6 Common UX Design Myths You Shouldn’t Believe

(Summary: Here are some popular UX design myths you shouldn’t believe anymore.)

Many web design companies highlight “WE CREATE UX DESIGN” in their USPs. After all, the aim of UX design is to improve the overall experience of a user with the design of a website or mobile app.

But seriously, how many web designers create a stunning UX design?

While lack of resources & tools are another things, there are some prevailing myths among the designers that stop them from giving their best shot.

For example, some designers believe that UX is all about aesthetics. Some designers fill the page with a lot of icons. But such practices are nothing but a huge misconception.

Here I have rounded such popular UX design myths.

There’s No Difference between UX and UI:

UX stands for User Experience while UI means User Interface. However, many clients or newcomers take them for the same thing. Or you can say that they are most confused and misused terms in the web design field.

But there is a huge difference between UX and UI.

Imagine a digital product as the human body. UX design is its organ to support the functions while UI design is its appearance or presentation.

UX aims to improve user’s experience by enhancing the usability, ease of use and their interaction with the product. The UI design is all about the look and the feel of a product. The aim of UX is to provide a better UI.

To make a successful digital product, it’s important that UX and UI work closely together.

UX Design is all about Creating Great Design and that’s it:

While aesthetics can make a product attractive, it is functionality that determines the success of any digital product.

Keep in mind that aesthetics are the final touch just like “the coat of paint” to any newly built machine.

What’s the use of an attractive looking product if it has poor usability? To be frank, such products are useless as they fail to serve the purpose. Therefore, the functionality of a product should be your topmost priority.

This quote by Jonathan Ive, the Chief Design Officer at Apple, says it all—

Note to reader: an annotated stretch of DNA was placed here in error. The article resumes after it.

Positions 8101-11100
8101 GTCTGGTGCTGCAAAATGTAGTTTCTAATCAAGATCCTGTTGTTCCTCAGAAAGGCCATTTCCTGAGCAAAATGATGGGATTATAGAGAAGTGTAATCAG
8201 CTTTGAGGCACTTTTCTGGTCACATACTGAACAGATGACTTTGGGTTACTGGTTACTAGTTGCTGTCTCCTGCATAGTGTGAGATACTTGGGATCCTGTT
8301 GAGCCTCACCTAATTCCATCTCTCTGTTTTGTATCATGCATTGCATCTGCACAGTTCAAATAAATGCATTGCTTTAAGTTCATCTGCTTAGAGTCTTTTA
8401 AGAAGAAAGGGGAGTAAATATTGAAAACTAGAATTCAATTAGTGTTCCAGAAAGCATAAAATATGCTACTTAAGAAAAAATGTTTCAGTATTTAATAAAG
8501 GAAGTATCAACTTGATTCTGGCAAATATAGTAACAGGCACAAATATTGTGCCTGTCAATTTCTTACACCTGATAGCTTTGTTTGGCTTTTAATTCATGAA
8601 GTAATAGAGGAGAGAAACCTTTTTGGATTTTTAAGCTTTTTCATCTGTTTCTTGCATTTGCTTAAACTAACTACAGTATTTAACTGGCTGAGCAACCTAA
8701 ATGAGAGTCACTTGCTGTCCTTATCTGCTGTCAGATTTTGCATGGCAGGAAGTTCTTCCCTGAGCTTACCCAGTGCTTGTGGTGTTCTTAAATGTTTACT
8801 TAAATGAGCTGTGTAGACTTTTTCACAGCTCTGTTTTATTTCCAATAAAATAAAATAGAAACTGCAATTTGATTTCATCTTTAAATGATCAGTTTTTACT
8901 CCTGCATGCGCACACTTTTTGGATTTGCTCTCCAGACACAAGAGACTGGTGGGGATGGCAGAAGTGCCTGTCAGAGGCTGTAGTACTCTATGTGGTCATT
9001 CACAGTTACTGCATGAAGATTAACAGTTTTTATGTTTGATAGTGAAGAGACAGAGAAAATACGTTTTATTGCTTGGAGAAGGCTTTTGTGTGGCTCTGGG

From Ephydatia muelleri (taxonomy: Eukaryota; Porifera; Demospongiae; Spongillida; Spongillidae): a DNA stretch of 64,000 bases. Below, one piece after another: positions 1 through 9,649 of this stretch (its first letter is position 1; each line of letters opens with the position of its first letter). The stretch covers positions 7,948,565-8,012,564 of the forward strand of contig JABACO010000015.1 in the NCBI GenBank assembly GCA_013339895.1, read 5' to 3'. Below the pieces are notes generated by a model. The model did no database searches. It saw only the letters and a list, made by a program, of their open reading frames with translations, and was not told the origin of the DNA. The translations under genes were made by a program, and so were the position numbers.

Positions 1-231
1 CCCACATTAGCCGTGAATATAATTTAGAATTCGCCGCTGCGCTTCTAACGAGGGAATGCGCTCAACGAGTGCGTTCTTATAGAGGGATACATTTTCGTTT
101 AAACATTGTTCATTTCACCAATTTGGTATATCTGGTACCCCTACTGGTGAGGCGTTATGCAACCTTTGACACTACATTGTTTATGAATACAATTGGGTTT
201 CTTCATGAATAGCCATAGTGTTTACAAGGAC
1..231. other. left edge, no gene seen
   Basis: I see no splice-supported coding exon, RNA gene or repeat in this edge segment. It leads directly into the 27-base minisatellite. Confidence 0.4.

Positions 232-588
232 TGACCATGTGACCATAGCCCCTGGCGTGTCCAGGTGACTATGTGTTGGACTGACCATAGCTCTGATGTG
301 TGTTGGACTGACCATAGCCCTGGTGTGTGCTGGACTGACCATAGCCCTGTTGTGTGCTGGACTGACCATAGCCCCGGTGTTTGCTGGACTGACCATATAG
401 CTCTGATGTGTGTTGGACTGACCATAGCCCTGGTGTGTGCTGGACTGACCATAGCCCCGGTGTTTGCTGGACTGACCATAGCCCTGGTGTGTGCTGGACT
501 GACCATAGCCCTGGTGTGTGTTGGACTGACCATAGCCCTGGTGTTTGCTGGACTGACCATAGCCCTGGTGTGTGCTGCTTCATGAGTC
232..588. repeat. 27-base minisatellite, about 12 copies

“A beautiful product that doesn’t work very well is ugly.”

Meeting Users Face to Face is Important for creating a UCD:

Getting user’s feedback or inputs are important when you are creating a product or about to launch it. This way, you can make your product close the user’s expectations as possible.

Should you meet the users in person for this purpose? Well, that’s not necessary.

You can still perform user-centered design activities remotely if you are not able to meet them face to face. For example, you can use remote user testing or conduct an online survey or webcam user interviews. Many mobile app companies use their app prototype to test user experience with their product.

People Don’t Scroll to See the Things Below the Fold:

Many designers assume that people don’t scroll the content. This notion prompts them to squeeze everything into the top of the homepage or above the fold (a part of a web page being appeared initially when the page loads).

Keep in mind that people still scroll. According to one study, “people used the scrollbar on 76% of pages”, with 22% being scrolled the way to the bottom. However, most users scroll to the bottom only when they find the page is interesting and can be problem-solving.

A Homepage is the Most Important “Estate”:

A homepage gets the most attention during the design phase. But that doesn’t mean designers should overlook the other pages of a website.

Although a home page is initially shown, users are likely to explore beyond a homepage as they land your website. Then, ranking algorithms by Google direct the users to your individual content pages than on the homepage.

If these pages are poorly designed with messy content, users will take no time to abandon the website. Instead of spending hours on improving the homepage, makes sure to enhance the design of other webpages.

Icons Ensure Great Usability:

That’s the great myth of our time.

Over the years, many studies have proved that icons are not easy to memorize and need a lot of testing. A team of design researchers found that people remember the position of an icon instead of their graphics function. There are a very few universally understood icons like print, close, play/pause, share, tweet and reply.

To make sure that users can understand your icons, place text labels next to the icons just like MS Outlook did.

So these are some UX design myths you shouldn’t believe anymore. Do you have more UX design myths to tell? Please share them by commenting below.

Guest article written by: Athar Majeed is a co-founder of Savah App, a product that helps teams with all-in-one platform for prototyping, design collaboration and workflow. Athar has a background in design and developing SaaS-based products. He’s learning tennis, photography and prefers audio books. You can contact him on Twitter and LinkedIn.

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